Boiling discontent against OFL leadership present at 2017 OFL convention
At the main convention, where access was given to delegates (November 20-24), frustration against the OFL leadership manifested itself in a vote on election strategy. Resolutions were put forward by UNITE HERE Local 75 and CUPE Local 79 to focus electoral strategy on support for the NDP. According to attendees, there was a vast majority vote in favour of the OFL adopting an electoral strategy to support the NDP, as high as 70 per cent in favour. This is a clear show of opposition to the OFL leadership’s position.
There was also a significant protest vote against presidential incumbent Chris Buckley by Hamilton activist Barry Conway, a delegate from the Hamilton municipal workers, CUPE Local 5167. Conway stood on a platform of: “Against Raiding, Dedicated to Strike Support, Supporting Rank-and-File Activism and Fighting Racism and Fascism”. This garnered 18 per cent, or 181 of the 1000 or so delegate votes. Despite losing, Conway made a Facebook post thanking volunteers for “grassroots mobilizing” and to “challenge the status quo”.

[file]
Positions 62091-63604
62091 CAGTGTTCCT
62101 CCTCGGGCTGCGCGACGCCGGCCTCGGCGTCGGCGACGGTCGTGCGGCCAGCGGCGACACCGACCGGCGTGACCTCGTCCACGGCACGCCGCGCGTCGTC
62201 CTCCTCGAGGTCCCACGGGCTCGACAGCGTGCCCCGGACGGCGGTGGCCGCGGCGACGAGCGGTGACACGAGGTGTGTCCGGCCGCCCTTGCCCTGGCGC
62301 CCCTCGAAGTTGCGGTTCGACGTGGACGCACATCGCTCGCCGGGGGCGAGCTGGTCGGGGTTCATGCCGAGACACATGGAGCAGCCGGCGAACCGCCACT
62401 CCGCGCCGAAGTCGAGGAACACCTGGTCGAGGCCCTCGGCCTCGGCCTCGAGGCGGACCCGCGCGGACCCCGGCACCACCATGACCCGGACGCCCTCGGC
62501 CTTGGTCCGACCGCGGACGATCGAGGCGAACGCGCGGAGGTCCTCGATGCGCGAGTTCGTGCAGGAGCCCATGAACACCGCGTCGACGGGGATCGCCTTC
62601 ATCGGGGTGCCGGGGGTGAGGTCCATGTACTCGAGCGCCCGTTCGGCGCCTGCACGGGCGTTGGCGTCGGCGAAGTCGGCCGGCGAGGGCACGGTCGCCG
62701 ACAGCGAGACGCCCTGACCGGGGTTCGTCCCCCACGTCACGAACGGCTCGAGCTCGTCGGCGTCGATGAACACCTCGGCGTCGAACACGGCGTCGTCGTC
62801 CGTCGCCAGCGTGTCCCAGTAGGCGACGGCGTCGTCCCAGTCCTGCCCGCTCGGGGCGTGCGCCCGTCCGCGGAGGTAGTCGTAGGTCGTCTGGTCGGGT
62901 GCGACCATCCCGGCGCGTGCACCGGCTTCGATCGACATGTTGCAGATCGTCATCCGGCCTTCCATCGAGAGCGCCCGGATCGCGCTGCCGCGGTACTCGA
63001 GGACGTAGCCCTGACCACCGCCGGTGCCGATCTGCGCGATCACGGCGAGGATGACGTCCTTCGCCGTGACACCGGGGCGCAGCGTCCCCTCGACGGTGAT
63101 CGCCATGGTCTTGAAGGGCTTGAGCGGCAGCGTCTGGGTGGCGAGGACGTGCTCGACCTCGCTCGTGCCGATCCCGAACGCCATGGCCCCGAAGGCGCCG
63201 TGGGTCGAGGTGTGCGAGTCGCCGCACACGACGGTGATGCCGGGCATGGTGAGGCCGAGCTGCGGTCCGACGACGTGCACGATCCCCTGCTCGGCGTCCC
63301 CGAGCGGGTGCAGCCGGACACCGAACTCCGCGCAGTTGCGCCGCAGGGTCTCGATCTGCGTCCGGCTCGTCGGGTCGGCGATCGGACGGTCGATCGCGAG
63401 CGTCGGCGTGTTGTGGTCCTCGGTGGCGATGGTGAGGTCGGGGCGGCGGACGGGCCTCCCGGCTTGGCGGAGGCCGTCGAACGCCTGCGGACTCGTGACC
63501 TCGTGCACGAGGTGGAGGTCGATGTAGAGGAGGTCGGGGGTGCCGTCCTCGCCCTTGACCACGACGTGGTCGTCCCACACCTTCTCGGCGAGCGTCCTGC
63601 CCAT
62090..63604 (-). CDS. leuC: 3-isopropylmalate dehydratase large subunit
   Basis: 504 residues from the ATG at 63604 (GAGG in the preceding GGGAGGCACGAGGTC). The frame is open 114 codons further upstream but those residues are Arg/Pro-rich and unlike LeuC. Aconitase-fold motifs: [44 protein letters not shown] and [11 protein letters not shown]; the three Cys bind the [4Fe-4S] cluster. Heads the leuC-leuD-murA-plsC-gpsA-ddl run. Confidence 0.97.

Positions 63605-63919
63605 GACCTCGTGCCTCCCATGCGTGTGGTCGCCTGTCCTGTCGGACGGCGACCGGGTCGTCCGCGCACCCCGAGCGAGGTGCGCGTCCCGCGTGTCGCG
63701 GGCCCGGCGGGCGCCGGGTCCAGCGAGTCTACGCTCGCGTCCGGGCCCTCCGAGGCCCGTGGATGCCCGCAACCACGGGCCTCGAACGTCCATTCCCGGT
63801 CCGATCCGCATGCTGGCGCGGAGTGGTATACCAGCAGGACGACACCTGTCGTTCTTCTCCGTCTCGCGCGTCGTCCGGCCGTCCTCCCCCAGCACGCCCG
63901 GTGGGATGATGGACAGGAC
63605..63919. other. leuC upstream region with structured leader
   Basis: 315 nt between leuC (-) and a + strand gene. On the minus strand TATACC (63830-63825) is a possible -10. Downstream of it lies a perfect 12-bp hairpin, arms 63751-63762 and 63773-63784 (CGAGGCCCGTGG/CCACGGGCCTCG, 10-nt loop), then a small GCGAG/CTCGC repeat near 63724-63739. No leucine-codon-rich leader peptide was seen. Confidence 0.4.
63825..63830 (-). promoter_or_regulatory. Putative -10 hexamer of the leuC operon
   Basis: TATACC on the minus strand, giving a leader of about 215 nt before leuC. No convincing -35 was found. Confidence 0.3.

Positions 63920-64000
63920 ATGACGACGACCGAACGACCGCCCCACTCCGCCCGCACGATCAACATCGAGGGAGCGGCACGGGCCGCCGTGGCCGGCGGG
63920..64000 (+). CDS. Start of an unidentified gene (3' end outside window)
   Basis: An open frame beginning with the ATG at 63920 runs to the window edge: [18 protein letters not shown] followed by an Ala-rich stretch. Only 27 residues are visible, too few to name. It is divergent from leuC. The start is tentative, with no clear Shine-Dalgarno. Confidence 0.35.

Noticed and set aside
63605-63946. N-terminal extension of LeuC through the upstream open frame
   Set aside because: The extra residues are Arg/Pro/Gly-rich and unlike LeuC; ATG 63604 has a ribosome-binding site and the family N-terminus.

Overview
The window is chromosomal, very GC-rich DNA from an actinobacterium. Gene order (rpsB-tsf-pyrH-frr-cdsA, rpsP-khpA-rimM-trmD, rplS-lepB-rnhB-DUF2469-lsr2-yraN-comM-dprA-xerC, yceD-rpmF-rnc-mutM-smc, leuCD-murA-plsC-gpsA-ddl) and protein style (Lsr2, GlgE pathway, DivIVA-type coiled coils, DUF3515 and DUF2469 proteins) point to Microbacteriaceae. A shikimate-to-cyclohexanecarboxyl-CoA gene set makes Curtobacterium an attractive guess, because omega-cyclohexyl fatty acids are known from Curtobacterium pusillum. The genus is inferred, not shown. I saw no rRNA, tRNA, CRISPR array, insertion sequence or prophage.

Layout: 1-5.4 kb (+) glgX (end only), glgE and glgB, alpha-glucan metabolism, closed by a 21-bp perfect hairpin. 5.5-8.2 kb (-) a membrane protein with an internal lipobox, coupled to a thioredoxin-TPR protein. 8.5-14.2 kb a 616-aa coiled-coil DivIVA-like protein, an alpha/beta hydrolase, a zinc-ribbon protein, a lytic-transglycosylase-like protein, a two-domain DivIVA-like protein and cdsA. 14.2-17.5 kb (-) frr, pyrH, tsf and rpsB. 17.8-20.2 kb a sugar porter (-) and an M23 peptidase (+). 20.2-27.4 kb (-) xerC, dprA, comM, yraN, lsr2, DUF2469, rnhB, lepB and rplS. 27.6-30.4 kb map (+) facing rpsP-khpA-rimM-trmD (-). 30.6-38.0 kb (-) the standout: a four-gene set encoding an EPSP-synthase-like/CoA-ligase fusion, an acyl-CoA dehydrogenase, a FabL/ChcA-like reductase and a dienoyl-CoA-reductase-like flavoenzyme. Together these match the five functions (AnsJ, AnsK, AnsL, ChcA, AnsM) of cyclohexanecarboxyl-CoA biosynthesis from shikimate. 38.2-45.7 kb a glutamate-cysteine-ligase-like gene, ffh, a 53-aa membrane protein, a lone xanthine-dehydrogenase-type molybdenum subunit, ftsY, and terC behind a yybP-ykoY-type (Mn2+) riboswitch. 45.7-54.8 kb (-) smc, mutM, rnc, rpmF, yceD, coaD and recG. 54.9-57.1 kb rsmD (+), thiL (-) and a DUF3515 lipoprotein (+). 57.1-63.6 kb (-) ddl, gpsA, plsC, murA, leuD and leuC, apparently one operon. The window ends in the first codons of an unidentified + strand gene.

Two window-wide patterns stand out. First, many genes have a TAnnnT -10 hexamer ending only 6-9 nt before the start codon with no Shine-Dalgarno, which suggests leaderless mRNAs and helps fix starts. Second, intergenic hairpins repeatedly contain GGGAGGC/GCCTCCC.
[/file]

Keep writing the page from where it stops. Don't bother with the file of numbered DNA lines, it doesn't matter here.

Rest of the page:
Mike Palecek, National President of the Canadian Union of Postal Workers, was also quoted by an attendee as exclaiming at the mic, in regards to the college faculty strike:
“If the province prevents our charter right to collective bargaining then we should shut down the province with a province-wide strike”.
During the discussions around political positions in the context of the summer 2018 provincial elections, Fred Hahn, President of CUPE Ontario, was quoted as saying:
“How can we support a party that sold our hydro system, rammed through draconian back-to-work legislation and violated our bargaining rights? For our members, for children we must have a strong election plan that supports the NDP.”